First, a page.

Dhaka, Bangladesh
New job creation slows down in Gulf countries

New job creation slows down in Gulf countries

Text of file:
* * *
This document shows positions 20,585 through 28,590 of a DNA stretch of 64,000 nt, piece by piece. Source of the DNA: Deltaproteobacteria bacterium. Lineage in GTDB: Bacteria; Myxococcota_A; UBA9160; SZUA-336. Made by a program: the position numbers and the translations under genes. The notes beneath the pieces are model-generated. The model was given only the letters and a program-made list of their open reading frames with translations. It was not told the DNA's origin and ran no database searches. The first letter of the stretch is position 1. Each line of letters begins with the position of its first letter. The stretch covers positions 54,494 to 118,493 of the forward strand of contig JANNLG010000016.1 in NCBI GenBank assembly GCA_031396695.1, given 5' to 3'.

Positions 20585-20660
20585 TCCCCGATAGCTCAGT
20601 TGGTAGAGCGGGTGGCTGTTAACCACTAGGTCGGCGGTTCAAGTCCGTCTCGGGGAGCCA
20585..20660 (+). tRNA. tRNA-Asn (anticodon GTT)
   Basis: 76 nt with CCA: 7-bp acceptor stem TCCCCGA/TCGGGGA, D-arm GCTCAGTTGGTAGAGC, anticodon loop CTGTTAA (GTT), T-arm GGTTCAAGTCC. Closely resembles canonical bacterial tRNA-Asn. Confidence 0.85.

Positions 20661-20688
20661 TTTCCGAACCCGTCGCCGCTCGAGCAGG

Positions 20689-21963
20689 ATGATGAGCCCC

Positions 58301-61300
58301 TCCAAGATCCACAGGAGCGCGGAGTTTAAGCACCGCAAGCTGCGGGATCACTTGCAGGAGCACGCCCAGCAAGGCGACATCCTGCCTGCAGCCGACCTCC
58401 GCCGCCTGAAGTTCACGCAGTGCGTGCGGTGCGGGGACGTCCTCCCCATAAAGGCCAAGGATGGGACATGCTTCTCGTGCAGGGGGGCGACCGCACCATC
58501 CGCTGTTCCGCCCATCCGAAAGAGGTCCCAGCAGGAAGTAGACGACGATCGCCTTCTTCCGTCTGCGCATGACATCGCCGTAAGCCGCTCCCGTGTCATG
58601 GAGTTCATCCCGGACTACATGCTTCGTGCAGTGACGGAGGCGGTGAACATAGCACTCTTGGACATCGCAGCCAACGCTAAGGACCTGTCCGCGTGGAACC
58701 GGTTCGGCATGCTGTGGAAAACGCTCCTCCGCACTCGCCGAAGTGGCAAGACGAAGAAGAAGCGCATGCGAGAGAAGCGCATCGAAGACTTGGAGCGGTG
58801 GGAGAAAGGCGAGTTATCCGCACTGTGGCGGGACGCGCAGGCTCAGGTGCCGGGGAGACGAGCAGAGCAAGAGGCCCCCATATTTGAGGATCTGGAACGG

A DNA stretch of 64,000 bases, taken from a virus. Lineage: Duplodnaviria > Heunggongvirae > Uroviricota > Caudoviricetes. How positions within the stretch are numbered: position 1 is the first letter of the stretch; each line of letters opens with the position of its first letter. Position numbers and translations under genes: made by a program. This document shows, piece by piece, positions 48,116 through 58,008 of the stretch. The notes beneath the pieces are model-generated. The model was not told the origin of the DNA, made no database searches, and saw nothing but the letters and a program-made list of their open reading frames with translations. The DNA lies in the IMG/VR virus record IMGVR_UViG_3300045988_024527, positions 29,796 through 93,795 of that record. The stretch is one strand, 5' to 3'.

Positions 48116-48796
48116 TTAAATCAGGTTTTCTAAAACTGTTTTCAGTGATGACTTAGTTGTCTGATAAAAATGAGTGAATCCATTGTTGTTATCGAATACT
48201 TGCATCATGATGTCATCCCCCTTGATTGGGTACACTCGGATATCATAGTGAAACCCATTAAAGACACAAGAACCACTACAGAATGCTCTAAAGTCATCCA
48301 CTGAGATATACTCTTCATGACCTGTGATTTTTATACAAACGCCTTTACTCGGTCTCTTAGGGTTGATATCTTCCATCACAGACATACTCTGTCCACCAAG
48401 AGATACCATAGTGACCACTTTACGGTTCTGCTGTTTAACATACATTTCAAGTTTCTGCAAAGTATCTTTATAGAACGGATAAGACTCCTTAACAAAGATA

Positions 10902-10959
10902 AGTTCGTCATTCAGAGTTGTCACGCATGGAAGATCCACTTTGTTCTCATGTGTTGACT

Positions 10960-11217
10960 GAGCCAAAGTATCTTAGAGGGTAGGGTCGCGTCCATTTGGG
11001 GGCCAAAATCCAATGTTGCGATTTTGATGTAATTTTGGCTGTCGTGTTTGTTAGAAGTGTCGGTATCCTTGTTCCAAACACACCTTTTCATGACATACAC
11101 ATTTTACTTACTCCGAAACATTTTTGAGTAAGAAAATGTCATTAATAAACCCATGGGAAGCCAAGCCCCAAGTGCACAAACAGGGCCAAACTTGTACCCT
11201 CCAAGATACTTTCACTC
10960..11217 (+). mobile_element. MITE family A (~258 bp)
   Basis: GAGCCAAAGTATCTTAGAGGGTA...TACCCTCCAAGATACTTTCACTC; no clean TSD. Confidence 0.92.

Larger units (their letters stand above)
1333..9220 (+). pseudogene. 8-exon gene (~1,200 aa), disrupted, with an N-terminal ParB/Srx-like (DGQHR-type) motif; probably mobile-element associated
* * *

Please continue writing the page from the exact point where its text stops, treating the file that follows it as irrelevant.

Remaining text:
News Report Foreign workers are passing hard times in getting job in the Gulf countries against the backdrop of political tension in the middle-east countries, budget cut in mega projects, economic slowdown and policy of recruiting local manpower in the oil producing countries. Oman and Saudi Arab continue to face tough situation with the sultanate's job market growth prospects set at two per cent, while Saudi facing two per cent reduction, according to news agencies. The results are based on GulfTalent's survey of over 1,100 CEOs and executive managers of firms across the six-member Gulf Cooperation Council, conducted in February-March 2018. The biggest factor driving employment growth is the recent rise in oil prices and resulting upturn in business optimism. The price of crude oil, which had been in the US$30-50 range for much of 2016 and 2017, has been averaging over US$60 in the past six months. Kuwait is set to have one of the fastest rates of job creation, with a net 18 per cent of firms increasing headcount. The country, with the region's highest dependence on the oil and gas sector, is witnessing a boom thanks to higher oil prices. According to the IMF, it is expected to have the region's fastest economic growth this year. In the UAE, a net 13 per cent of firms are reporting an increase in personnel, driven by a recovering oil sector in Abu Dhabi as well as growth in Dubai's non-oil sector, including the impact of infrastructure spending for Expo 2020. The Saudi job market is shrinking this year, with a net two per cent of firms reporting a reduction in headcount, mainly due to the government's enforcement of stringent Saudisation policies. While the policy has boosted employment opportunities for Saudis, some firms are seeking to achieve mandatory Saudisation ratios by simply reducing their expatriate workers. Overall, more expats are leaving the job market than the Saudis being hired. Job growth in Oman at two per cent has been similarly weak. Limited oil reserves have curbed the upside of oil price recovery, while strict Omanisation policies are limiting companies' ability to hire expatriates. Following substantial downsizing over the last three years, the oil and gas sector is now witnessing the region's fastest headcount expansion, with a net 39 per cent of firms expanding their workforces to take advantage of new projects and business opportunities. The healthcare sector also continues to expand, thanks to a growing domestic population and a regulatory push to increase health coverage. Banking is another sector witnessing a healthy growth, as the improving macroeconomic environment translates to increased demand for credit and higher lending appetites of financial institutions. Construction continues to underperform, with very few firms growing headcount. While improving business sentiment and infrastructure investment in the region are favourable factors, payment delays are posing serious cash flow challenges for construction firms. FMCG is another weak sector, registering only six per cent growth. Consumer demand in the region has taken a hit from the introduction of Value Added Tax (VAT) in the UAE and Saudi Arabia, excise taxes on certain goods such as carbonated drinks, reduced subsidies hitting disposable incomes, and the declining expatriate population in some countries. In terms of demand for skills, the largest upsurge is for finance professionals, thanks to the introduction of VAT and the need to update finance processes and systems. Demand for human resource professionals ranks second as companies seek to re-build HR teams that were drastically reduced over the last three years. Marketing professionals are also in demand as companies fight for customers in an increasingly competitive marketplace. The Gulf job market is set to grow at an average rate of nine per cent this year, according to research conducted by GulfTalent, one of the region's leading online recruitment portals. As the labour market is squeezing in the middle-east countries, the government should explore new markets in other countries, said a Bangladesh Association of International Recruiting Agencies (Baira) official. Bangladesh exported 614,585 workers to various counties during the January-October period in 2018 with KSA holding top destination for manpower export with 206,768 workers, followed by Malaysia with 155,558 workers, Qatar with 63,344 workers and Oman with 60,199 workers, according to Bureau of Manpower and Employment and Training (BMET). In 2017, Bangladesh sent 1008,525 workers as against 555,881 workers sent in 2016. The present trend shows that manpower export this year may drop by 15-20 per cent as middle-east countries are going through economic turmoil, said the official of the Bureau of Manpower and Employment and Training (BMET) and Bangladesh Association of International Recruiting Agencies (BAIRA) said. Bangladesh manpower export market may suffer this year against the backdrop of political tension in the middle-east countries, budget cut in mega projects, economic slowdown and policy of recruiting local manpower in the oil producing countries, sources said. Meanwhile, economic growth in the energy-rich Gulf will recover in 2018 from a contraction last year but remains vulnerable to volatility in crude oil prices, the IMF forecast on Tuesday. The global lender predicted that an overall energy price recovery from 2015-2016 lows would spur the economies of the six-nation Gulf Cooperation Council to grow by 2.4 percent in 2018 and 3.0 percent in 2019, after a contraction of 0.4 percent last year. Grouping Bahrain, Kuwait, Oman, Qatar, Saudi Arabia and the UAE, the GCC states together pump over 17 million barrels per day and depend heavily on crude revenues. Expatriate Bangladeshis sent 13,526.84 million US dollars in 2017, 13,609.77 million US dollars in 2016 and 15,270.99 million US dollars in 2015 home Expatriate Bangladeshis sent 11,877.42 million US dollars home during the January-September period of the current calendar year, according to Bureau of Manpower and Employment and Training (BMET).